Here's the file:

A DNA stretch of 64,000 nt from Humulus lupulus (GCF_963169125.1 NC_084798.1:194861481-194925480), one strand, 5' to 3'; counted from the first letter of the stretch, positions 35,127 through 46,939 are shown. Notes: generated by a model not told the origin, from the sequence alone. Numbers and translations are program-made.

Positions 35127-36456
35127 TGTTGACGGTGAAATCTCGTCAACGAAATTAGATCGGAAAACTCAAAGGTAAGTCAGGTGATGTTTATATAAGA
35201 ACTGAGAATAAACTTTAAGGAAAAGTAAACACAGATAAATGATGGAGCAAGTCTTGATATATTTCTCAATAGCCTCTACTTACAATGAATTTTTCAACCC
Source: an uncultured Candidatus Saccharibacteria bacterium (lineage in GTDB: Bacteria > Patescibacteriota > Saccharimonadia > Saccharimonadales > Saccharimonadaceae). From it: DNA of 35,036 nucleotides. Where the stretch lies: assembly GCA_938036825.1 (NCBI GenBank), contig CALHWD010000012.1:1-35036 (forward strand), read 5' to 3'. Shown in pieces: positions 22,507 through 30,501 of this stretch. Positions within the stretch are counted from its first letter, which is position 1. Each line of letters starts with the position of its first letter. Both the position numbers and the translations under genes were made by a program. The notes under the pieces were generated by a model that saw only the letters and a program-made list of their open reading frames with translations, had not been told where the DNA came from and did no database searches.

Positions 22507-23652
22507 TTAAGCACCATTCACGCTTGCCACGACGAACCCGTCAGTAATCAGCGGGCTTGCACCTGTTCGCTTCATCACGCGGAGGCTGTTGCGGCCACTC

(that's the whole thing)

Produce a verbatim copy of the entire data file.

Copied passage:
A DNA stretch of 64,000 nt from Humulus lupulus (GCF_963169125.1 NC_084798.1:194861481-194925480), one strand, 5' to 3'; counted from the first letter of the stretch, positions 35,127 through 46,939 are shown. Notes: generated by a model not told the origin, from the sequence alone. Numbers and translations are program-made.

Positions 35127-36456
35127 TGTTGACGGTGAAATCTCGTCAACGAAATTAGATCGGAAAACTCAAAGGTAAGTCAGGTGATGTTTATATAAGA
35201 ACTGAGAATAAACTTTAAGGAAAAGTAAACACAGATAAATGATGGAGCAAGTCTTGATATATTTCTCAATAGCCTCTACTTACAATGAATTTTTCAACCC
Source: an uncultured Candidatus Saccharibacteria bacterium (lineage in GTDB: Bacteria > Patescibacteriota > Saccharimonadia > Saccharimonadales > Saccharimonadaceae). From it: DNA of 35,036 nucleotides. Where the stretch lies: assembly GCA_938036825.1 (NCBI GenBank), contig CALHWD010000012.1:1-35036 (forward strand), read 5' to 3'. Shown in pieces: positions 22,507 through 30,501 of this stretch. Positions within the stretch are counted from its first letter, which is position 1. Each line of letters starts with the position of its first letter. Both the position numbers and the translations under genes were made by a program. The notes under the pieces were generated by a model that saw only the letters and a program-made list of their open reading frames with translations, had not been told where the DNA came from and did no database searches.

Positions 22507-23652
22507 TTAAGCACCATTCACGCTTGCCACGACGAACCCGTCAGTAATCAGCGGGCTTGCACCTGTTCGCTTCATCACGCGGAGGCTGTTGCGGCCACTC